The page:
I Lost My Body
A visually sumptuous slice of macabre storytelling that works best when it uses its director’s magical sense of composition and less when it feels weighed…
Being something of a true crime fan and the critic who reviewed “Mommy Dead and Dearest,” I went into Hulu’s “The Act” with a great deal of background on the story that would unfold. This new anthology series promises to feature a different true crime story in every installment, and the first season focuses on the incredibly disturbing saga of Gypsy Rose and Dee Dee Blanchard. The former became something of a viral phenomenon—the sweet girl who was laden with several diseases and the brain development of a seven-year-old. People fell in love with Gypsy Rose, and they donated to send her on trips and even build her and her mother, Dee Dee, a home. And then Dee Dee was found murdered and her secrets were revealed. The Blanchard story became one of the most famous Munchausen by Proxy stories of all time, and it’s no wonder that it would eventually get the prestige limited series treatment. And yet I asked myself, what more could possibly be gleaned from hearing this disturbing story again?
While I suspect that “The Act” will play better for those unfamiliar with the details of its true story, the best thing I can say about it is that there’s value even for people like me who knew the disturbing tale. Most of that comes from the nuance of the performances and direction from people like Laure de Clermont-Tonnerre (“The Mustang”), who doesn’t force the insane details of this story like other filmmakers might have been tempted to do. “The Act” rarely feels sensational—focused more on character than controversy—and Arquette and King are balanced by a very talented ensemble that includes Chloe Sevigny, Annasophia Robb, Dean Norris, and Calum Worthy.
As Dee Dee, Patricia Arquette captures the mindset of a woman who would poison her own child in a way that doesn’t feel like a caricature of evil. It’s impossible to say that I understand someone who would abuse their daughter like Dee Dee Blanchard did to Gypsy, but her mental illness is expressed by Arquette in ways that add new depth to this story. Dee Dee Blanchard was terrified to lose the only thing that mattered to her, and that selfishness led to deep mental illness. Arquette will likely compete with herself at next year’s Emmys between this excellent work and her Golden Globe-winning turn in Showtime’s “Escape at Dannemora.”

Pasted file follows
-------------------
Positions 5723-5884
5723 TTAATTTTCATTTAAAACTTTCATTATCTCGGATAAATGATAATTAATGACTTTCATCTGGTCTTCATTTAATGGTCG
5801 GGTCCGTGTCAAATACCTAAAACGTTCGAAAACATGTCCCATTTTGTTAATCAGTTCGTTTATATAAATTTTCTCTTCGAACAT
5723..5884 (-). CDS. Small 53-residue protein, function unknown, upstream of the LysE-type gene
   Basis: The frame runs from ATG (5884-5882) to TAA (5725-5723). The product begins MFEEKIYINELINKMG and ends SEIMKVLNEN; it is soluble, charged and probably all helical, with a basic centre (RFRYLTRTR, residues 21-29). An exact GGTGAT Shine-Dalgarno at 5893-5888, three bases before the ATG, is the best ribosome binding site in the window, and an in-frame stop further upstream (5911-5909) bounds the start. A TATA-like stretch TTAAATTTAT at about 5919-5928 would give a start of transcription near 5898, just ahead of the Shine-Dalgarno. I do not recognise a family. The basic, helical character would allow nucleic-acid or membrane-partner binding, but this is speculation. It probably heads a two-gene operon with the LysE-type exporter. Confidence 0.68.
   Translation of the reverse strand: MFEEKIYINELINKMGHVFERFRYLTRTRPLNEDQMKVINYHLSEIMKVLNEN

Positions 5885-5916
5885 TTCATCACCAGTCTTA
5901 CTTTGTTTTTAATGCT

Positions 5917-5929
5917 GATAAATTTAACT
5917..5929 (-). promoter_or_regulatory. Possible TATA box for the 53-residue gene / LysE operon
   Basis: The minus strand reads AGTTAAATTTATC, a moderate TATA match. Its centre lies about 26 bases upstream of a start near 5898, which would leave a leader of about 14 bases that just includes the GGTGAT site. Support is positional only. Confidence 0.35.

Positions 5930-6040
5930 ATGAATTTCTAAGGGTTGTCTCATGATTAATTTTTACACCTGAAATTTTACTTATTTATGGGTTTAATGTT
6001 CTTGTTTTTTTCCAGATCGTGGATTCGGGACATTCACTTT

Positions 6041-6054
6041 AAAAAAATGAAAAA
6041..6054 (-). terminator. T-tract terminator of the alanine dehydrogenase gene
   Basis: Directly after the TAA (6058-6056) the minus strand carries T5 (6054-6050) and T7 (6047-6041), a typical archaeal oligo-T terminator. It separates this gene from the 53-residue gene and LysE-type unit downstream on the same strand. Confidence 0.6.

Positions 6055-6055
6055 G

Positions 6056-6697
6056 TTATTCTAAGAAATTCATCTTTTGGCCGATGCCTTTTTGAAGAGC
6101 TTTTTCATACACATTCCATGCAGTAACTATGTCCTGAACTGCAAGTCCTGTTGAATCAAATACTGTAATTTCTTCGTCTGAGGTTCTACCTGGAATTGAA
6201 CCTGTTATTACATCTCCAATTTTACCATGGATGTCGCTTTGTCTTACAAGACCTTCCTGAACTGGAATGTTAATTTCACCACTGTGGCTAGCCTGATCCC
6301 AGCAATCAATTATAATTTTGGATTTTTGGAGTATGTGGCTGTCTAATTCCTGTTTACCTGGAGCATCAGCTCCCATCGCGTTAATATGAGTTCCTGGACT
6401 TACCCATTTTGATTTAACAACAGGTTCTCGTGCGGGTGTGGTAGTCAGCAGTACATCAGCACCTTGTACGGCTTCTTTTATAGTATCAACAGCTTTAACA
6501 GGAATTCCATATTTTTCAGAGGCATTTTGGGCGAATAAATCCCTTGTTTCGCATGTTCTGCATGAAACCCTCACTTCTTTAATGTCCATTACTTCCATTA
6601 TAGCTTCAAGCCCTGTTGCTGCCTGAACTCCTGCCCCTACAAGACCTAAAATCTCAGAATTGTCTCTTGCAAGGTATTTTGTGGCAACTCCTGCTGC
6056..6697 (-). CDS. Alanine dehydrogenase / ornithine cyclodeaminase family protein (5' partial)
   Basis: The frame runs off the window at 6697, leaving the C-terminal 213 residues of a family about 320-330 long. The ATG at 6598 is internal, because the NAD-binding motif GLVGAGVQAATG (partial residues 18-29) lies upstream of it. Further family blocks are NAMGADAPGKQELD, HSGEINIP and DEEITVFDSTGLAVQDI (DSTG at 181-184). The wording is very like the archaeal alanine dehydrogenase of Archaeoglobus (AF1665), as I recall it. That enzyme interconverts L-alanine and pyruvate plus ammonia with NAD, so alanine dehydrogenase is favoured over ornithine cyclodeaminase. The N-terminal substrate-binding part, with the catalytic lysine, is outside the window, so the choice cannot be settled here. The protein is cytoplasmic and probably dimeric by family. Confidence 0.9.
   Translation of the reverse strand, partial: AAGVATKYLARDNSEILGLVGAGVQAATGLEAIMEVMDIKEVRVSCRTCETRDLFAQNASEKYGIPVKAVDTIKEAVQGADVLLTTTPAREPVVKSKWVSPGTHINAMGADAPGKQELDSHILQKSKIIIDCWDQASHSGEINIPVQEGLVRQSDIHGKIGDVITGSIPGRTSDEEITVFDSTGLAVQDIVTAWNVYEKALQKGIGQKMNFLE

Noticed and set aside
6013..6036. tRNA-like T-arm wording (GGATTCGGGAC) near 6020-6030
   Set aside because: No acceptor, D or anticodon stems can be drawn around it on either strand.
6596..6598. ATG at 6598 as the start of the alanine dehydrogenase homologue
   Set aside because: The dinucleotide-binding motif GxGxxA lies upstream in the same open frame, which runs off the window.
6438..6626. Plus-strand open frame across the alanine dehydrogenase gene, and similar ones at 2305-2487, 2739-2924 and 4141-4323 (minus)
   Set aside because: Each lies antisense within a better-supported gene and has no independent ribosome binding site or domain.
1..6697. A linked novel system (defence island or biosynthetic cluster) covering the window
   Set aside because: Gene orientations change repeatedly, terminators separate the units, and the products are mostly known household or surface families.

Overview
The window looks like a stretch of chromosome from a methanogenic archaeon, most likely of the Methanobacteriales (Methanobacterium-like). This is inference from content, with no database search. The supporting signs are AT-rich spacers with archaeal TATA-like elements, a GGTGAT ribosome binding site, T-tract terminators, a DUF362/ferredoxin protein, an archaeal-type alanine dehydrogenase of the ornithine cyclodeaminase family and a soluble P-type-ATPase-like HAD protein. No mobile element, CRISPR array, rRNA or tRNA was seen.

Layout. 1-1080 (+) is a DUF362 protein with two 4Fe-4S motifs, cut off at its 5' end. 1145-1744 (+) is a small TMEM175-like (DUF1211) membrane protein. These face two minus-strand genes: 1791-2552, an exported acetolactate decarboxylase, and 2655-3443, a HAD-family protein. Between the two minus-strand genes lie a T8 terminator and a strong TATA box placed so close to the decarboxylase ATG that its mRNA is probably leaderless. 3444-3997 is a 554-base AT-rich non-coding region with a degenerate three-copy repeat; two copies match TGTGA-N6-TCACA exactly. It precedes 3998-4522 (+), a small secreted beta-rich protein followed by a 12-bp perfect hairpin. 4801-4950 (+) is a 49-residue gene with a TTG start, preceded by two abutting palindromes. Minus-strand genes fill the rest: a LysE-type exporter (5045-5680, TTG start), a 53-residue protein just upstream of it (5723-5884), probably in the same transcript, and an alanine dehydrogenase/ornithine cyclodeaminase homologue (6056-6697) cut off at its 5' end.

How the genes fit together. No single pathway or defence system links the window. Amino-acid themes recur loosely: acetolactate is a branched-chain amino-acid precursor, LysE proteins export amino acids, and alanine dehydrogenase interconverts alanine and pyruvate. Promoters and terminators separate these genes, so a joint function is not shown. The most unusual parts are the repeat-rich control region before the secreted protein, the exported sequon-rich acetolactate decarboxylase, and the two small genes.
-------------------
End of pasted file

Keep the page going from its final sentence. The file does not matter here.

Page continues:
And it’s also great to see Joey King match her work. King clearly studied Gypsy’s childlike cadence and physical behavior, but this is more than an impersonation. It’s interesting how much of “The Act” is told from Gypsy’s perspective—the story of a child learning how much she has been abused is inherently stronger than the vantage point of the abuser.
“The Act” does occasionally suffer from the common problem of prestige TV in the ‘10s in that one can’t help but think the story could have worked in half the running time. Everything nowadays is so stretched out because of the false belief that a limited series needs a certain amount of episodes to be taken seriously. Having said that, the expanded running time of this particular one allows the cast and creators to dig deeper into a story that most people think they know and find the humanity in two people who have been largely reduced to headlines. It’s hard to imagine the life of someone who poisons their child or the life of someone who discovers they’ve been abused by the one person they trusted most. And yet “The Act” takes us into the Blanchard home in ways that documentaries and true crime podcasts couldn’t. It’s a reminder that even when you think you know a great deal about true story, there can be value in retelling it.
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